Preserving native languages discussed at RIT
Daylong symposium features participants working on languages of the Americas
Preserving Native American languages, reviving others and the technology involved in doing so are among the topics to be discussed Friday, April 22, at the Linguistics Research Symposium on American Indian Languages at Rochester Institute of Technology.
The symposium will also provide a forum for the exchange of research among scholars, members of the indigenous communities, native speakers, educators and language activists who document, conserve and revitalize languages.
“This is a public event for any open-minded individual interested in knowing more about the linguistic and cultural diversity in the Americas,” said Wilson De Lima Silva, symposium organizer and assistant research professor in RIT’s Department of Sociology and Anthropology. “We will be talking about language revitalization methodologies, linguistics analysis and description and the documentation of endangered languages of the Americas, including Haudenosaunee languages such as Mohawk, Seneca and Oneida.”
And the interest in this topic is great in Rochester and across New York. He estimates about half of the 85 people who pre-registered are Native American.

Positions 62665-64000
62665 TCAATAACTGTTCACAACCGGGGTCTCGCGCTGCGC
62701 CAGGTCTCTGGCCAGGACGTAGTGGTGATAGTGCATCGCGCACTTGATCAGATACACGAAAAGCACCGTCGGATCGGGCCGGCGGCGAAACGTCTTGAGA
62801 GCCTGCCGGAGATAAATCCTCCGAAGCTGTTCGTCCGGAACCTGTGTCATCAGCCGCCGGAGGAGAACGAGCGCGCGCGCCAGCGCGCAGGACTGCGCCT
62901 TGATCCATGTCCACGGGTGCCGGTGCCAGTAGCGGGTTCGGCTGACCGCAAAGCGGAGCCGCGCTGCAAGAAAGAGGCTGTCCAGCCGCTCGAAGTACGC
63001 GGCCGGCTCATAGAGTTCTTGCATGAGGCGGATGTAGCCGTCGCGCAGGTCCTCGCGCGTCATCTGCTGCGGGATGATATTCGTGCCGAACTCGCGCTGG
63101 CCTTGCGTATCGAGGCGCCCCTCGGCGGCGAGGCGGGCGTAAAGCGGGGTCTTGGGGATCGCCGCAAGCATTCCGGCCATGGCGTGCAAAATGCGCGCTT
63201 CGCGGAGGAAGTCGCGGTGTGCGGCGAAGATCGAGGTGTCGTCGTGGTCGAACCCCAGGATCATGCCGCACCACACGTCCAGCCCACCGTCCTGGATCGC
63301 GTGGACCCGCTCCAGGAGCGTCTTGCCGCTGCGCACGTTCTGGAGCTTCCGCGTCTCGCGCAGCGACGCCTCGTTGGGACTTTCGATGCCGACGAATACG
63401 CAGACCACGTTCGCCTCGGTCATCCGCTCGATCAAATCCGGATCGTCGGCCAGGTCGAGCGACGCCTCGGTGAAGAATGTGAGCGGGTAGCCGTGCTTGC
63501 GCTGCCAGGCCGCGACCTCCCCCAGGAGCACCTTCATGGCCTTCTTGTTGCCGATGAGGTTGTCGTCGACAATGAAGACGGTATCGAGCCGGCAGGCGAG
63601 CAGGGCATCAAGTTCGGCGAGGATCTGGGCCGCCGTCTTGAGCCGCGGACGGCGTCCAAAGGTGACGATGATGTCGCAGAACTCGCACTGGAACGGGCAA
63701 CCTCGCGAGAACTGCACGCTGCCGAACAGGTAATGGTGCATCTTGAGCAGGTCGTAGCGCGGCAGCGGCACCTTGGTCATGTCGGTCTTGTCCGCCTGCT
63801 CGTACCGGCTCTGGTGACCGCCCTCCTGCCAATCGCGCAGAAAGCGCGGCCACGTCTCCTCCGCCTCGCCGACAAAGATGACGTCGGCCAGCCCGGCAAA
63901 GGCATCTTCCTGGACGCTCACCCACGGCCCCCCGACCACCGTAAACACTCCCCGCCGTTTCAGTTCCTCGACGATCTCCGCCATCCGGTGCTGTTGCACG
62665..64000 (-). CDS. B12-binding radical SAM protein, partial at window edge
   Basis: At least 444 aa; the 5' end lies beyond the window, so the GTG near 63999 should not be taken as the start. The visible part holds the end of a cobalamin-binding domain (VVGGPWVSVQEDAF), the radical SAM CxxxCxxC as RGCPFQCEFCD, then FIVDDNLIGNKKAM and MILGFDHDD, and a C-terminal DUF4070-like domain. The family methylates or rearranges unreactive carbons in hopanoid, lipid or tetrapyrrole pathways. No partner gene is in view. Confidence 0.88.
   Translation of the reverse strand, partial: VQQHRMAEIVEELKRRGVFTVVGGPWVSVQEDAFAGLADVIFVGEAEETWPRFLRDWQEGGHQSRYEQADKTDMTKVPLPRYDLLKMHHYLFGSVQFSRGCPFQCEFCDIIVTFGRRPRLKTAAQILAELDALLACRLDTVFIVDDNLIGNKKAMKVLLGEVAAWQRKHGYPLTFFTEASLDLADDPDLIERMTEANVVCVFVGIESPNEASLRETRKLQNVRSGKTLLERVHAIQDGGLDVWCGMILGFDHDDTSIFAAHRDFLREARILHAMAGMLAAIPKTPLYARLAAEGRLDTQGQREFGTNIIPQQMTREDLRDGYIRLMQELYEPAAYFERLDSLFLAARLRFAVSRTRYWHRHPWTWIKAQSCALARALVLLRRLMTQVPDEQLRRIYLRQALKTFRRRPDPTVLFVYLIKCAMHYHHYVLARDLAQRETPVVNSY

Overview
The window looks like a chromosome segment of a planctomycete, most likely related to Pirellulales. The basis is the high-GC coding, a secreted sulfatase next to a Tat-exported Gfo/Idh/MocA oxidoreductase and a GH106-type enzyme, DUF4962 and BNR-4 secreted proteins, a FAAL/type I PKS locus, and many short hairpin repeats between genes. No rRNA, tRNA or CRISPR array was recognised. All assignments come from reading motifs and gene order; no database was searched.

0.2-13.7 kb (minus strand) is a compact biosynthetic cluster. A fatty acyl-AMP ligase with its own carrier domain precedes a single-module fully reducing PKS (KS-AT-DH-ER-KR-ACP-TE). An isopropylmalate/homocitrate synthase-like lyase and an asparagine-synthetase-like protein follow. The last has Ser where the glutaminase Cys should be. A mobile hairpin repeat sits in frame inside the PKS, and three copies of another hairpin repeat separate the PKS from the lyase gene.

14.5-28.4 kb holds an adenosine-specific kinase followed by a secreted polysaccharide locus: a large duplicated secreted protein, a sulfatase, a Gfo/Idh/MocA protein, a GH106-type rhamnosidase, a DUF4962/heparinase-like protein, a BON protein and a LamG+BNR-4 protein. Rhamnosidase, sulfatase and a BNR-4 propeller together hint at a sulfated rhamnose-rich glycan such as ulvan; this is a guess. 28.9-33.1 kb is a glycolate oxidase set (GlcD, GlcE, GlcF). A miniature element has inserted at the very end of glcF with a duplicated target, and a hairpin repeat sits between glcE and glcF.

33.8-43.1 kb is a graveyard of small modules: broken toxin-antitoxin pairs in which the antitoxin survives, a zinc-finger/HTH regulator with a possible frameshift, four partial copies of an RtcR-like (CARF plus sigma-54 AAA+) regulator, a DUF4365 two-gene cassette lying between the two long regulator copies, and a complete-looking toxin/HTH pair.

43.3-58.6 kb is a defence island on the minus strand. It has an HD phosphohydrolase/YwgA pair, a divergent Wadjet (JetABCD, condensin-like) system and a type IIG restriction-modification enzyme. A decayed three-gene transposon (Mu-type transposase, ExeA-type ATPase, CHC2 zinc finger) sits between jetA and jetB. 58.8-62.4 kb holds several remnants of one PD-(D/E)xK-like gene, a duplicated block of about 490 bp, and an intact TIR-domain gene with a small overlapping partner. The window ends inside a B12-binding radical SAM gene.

There are 16 research presentations throughout the day, with scholars working on languages in South America, Central and North America. Visit their webpage for specific topics and times.
The symposium starts at 9:15 a.m. and continues through 7 p.m. in RIT’s Student Alumni Union, 1829 Room.
There will be two plenary talks by linguists working on Native American languages. At 11 a.m., Ofelia Zepeda, a linguistics professor from the University of Arizona, will talk about efforts to teach practical skills as a means for supporting local tribal efforts to sustain language programs at home.
At 5 p.m., Leanne Hinton, professor emerita of American Indian Languages, endangered languages and language revitalization, from the University of California at Berkeley, will talk about what it means to revitalize a language and how to measure that success.
The event, sponsored by RIT, its College of Liberal Arts, Department of Sociology and Anthropology, Office for Division and Inclusion and Native American Future Stewards Program, is free for RIT students, faculty and staff, $10 for non-RIT students and members of Native American tribes/nations, and $30 for the general public.